“A house divided against itself cannot stand.”, 1858, Abraham Lincoln
“This is our basic conclusion: Our nation is moving toward two societies, one black, one white – separate and unequal. . . This deepening racial division is not inevitable. The movement apart can be reversed. Choice is still possible. . . To pursue our present course will involve the continuing polarization of the American community and, ultimately, the destruction of basic democratic values.”
(Report of the National Advisory Commission on Civil Disorders, 1968)
2014-15 Riots, killings, eruption of violence, police brutality, destruction of properties, countered by demonstrations, chanting, prayer, tears, despair, volunteers, citizen actions – surely a multi faceted, complex picture. With what lens did we view these scenarios? With what experiences, perspectives did we see and hear these moments of inhumanity and humanity as they played out in Ferguson, New York City, Baltimore? And it’s not over as evidenced by daily news coverage.
Numerous editorials and essays along with analytical and reflective pieces have been and are being written as thinking people wrestle with the eruption, disruption and destruction of so many lives. BLACK LIVES MATTER! I believe the wisdom of Martin L. King goes to the heart of the matter:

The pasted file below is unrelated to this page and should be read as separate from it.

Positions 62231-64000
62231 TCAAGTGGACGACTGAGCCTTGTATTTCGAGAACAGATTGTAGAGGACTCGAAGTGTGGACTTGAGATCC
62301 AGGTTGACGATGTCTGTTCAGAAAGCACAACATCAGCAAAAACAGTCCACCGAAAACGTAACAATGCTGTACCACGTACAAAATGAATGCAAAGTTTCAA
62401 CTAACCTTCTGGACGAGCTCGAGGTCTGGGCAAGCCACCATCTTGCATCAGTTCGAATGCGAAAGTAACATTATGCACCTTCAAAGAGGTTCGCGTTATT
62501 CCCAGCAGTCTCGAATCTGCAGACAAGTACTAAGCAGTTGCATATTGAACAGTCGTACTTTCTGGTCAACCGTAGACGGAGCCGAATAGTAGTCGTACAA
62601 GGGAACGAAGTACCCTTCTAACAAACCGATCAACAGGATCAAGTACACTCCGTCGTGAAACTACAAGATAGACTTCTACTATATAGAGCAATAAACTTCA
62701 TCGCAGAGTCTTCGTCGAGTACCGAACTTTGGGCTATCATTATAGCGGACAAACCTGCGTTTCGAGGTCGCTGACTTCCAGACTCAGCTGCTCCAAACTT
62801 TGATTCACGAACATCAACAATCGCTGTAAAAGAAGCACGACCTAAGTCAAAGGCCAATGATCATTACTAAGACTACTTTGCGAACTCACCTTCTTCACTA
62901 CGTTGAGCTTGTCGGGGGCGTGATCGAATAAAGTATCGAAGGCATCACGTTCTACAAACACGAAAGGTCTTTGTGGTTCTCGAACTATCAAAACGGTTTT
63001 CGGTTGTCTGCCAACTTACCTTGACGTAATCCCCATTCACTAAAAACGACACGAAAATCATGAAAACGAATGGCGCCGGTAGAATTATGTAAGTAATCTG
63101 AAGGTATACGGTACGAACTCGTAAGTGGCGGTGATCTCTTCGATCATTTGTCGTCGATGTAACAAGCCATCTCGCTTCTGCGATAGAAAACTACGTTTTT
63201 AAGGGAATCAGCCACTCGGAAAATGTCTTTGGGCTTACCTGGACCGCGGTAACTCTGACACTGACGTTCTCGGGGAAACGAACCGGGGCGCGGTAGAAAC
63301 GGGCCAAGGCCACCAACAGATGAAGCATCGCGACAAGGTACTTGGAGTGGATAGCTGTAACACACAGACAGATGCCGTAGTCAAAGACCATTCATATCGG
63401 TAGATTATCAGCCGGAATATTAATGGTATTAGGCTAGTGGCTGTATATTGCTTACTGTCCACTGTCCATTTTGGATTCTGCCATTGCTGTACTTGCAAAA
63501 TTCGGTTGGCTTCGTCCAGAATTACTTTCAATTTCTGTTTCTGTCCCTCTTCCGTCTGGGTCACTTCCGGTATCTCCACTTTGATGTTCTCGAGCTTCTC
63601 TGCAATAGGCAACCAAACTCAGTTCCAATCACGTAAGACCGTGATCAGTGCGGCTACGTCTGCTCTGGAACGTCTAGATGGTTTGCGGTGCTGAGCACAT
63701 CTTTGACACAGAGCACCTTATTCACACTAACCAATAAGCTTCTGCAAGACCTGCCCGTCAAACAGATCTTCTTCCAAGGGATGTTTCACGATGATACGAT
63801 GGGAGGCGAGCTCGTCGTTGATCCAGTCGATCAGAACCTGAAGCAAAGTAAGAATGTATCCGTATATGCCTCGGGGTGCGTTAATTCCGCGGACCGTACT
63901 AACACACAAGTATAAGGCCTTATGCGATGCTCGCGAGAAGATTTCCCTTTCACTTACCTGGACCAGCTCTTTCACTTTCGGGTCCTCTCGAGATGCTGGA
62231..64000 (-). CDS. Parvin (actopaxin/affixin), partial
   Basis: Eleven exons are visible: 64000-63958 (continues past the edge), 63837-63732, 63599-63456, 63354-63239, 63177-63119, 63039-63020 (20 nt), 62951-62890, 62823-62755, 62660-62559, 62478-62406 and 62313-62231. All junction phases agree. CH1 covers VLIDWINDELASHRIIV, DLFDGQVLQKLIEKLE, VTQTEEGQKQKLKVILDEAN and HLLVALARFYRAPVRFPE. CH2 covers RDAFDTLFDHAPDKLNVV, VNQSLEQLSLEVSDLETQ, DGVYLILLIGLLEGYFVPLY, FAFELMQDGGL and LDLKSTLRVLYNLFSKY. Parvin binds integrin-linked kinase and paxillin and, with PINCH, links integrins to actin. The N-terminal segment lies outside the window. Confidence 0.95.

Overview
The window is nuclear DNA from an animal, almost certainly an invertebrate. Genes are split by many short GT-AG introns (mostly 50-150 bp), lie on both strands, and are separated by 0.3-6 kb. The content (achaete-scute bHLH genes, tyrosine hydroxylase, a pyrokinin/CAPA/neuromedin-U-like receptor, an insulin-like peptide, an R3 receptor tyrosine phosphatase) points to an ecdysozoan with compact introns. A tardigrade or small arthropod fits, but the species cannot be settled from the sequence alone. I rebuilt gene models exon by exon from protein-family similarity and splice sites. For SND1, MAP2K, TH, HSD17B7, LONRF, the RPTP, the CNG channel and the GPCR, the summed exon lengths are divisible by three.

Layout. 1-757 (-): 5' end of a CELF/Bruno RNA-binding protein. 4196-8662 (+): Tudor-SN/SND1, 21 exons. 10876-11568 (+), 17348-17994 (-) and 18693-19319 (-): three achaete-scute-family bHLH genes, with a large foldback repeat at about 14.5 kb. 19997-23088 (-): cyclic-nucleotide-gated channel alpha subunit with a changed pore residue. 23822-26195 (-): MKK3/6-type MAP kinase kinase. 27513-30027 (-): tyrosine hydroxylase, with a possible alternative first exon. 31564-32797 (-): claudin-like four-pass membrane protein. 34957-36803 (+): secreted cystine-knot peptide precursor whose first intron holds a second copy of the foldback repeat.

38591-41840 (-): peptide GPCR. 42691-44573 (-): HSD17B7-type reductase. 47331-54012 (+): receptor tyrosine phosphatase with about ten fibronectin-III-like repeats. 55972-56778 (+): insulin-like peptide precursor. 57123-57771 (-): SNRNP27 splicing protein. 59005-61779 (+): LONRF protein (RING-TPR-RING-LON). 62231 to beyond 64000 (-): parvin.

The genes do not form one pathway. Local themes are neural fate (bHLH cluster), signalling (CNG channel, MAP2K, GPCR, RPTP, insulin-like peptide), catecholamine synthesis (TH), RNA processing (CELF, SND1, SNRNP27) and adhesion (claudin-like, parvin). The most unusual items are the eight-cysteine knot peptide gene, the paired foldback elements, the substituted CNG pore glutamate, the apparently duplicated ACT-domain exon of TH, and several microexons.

A riot is at bottom the language of the unheard.
It is the desperate, suicidal cry of one who is so
fed up with the powerlessness of his cave existence
that he asserts that he would rather be dead than ignored.
These events are not isolated. They’re connected to a growing trend that includes an economic system that is out of control; that is, out of reach of 99% of us. Since this is the reality what, then, happens to our political system, our democratic values? Who participates in the economy? Who is shut out? What’s happening to jobs and why? Where do you stand on the trade bill currently being debated in Congress – the Trans-Pacific Partnership? There are no easy answers but citizen participation is definitely part of the puzzle!